Question: Sure it's just fantasy, but who would scientists put their money on in that cinematic battle of the titans, King Kong vs T. rex? Do brains and brawny arms trump giant claws and a mouthful of teeth (Forbes.Com)?
Answer: Yeah, go with the arms, smarts and nasty carnassial teeth, guesses Montana State University paleontologist Jack Horner. T. rex may have bone-crushing teeth, but it has nothing to grab with but its head, of little use if a 20-ton gorilla has a hold of you. "I'd vote for Kong."
The gorilla is smarter and quicker, concurs J. David Archibald of San Diego State University. He would simply jump on the T. rex's back and break its neck.
The problem for Kong, counters John Hutchinson of the University of London's Royal Veterinary College, on Forbes.Com, is that he's TOO big. Weight scales up with volume, strength only with cross-sectional area of muscles. At 25 feet, Kong is 7 times the height of an actual silverback gorilla, putting him at 20-60 tons. If he tried to run, jump or tackle something, there's a good chance he'd simply crumple. "But OK," says Hutchinson, suspending disbelief somewhat, "in this fantastical faceoff pitting T. rex's jaws (really a V. rex), claws and tail vs. Kong's brains, hands and fists, for a short frantic fight, I'd peg this one as a draw."
Though three-theropods-against-one as in the movie could probably do in even the mighty Kong, one-on-one is another matter, adds University of Chicago anatomist and biologist Michael LaBarbera. Kong's advantage is his agility; a bipedal dinosaur has to use its tail as counterweight for its head. "To see this effect in action, get a 12-foot ladder and slip your head through at the middle with the ladder balanced at the level of your hips. Now trot across your backyard and try to turn."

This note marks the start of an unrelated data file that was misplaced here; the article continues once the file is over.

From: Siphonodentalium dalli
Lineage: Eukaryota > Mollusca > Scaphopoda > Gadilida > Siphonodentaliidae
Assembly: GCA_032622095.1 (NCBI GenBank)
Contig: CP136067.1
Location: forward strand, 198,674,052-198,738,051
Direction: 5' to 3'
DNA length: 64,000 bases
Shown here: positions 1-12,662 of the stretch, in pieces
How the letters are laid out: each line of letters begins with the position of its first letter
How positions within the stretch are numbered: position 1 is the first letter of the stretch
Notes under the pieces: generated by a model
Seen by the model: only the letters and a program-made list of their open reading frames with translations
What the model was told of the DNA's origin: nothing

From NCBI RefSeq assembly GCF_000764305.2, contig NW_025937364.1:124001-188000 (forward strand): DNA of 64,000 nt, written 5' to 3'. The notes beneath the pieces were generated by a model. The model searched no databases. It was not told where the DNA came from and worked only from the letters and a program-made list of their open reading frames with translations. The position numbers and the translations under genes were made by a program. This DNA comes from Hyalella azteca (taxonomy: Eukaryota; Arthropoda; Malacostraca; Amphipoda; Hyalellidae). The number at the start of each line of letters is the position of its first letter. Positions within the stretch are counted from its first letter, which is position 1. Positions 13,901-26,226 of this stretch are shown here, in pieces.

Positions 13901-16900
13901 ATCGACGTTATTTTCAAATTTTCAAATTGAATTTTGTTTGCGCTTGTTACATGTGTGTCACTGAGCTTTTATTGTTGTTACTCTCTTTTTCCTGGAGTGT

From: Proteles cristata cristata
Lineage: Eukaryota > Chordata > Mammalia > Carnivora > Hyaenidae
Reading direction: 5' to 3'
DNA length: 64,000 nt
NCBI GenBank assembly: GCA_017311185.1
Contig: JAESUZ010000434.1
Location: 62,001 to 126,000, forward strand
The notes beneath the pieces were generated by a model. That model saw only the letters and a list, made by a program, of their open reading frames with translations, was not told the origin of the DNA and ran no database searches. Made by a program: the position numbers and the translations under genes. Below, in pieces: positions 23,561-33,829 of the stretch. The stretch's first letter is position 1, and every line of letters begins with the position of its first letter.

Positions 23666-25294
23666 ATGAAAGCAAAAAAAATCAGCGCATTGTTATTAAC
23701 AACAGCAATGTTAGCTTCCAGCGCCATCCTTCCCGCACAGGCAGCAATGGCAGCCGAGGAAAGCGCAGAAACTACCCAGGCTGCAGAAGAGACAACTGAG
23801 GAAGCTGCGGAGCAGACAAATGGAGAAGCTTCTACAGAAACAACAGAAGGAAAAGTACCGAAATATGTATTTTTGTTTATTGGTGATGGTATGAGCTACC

In the movie, Kong dislocates the theropod's jaw. A better tactic, says LaBarbera, would be for Kong to climb on its back (avoiding hindleg claws), hold the jaws closed (jaw openers are weaker than closers — think of croc wrestlers), and go after the throat or spine with his canines. "Lions and leopards avoid gorillas for very good reasons."
Thus by this 3-0-1 tally, Kong is still King.
Question: If King Kong can "fall for" flick-chick Ann Darrow (Naomi Watts) in the blockbuster new re-telling, what's this beastly world coming to? Are there real instances of interspecies love, infatuation — call it what you will?
Answer: When ethologist Konrad Lorenz raised goslings, they became "imprinted" and followed him around as if he were their mother, says Emory University's Frans B.M. de Waal, author of "Our Inner Ape." In adulthood, the geese saw people as valid mates. Also, apes raised by humans will at times show infatuations for people of the opposite gender; King Kong's behavior in the movie therefore suggests a human upbringing.
"Either that, or no gorilla females were left on the island and he just 'settled for' a human blonde."
Behavioral scientists point to many examples of unusual, emotionally bonded pairings in nature, adds Yale biological anthropologist Gary P. Aronsen. The most recent is Mzee, a 130-year-old tortoise, and Owen, a young hippo rescued from the great tsunami of 2005. They are now inseparable. Koko the gorilla was truly "in love" with her kitten (whom she had named All Ball, using the American Sign Language she was taught), and was deeply depressed when it died. "Often these devoted couples come from social species and thus are keen on forming connections and relationships with other animals — and sometimes it's with whatever animal is around."
Another instance: In Kenya a lioness "adopted" several orphaned baby antelope, becoming protective and showing rage when one was eaten by other lions (ecologist Paula Kahumbu).
Jealousy can be another measure of love, says Aronsen, and there are numerous accounts of captive apes, accustomed to the attention and affection of keepers and researchers, showing immediate and sometimes violent disapproval of a wandering eye and even making threatening gestures to apparent human rivals. "All things considered, given our evolutionary bond with apes, including strikingly similar physical and behavioral cues, maybe the Kong/Darrow romance is more than just 'cinema fantastique.' "
Send STRANGE questions to brothers Bill and Rich at firstname.lastname@example.org, coauthors of "Can a Guy Get Pregnant? Scientific Answers to Everyday (and Not-So- Everyday) Questions," from Pi Press.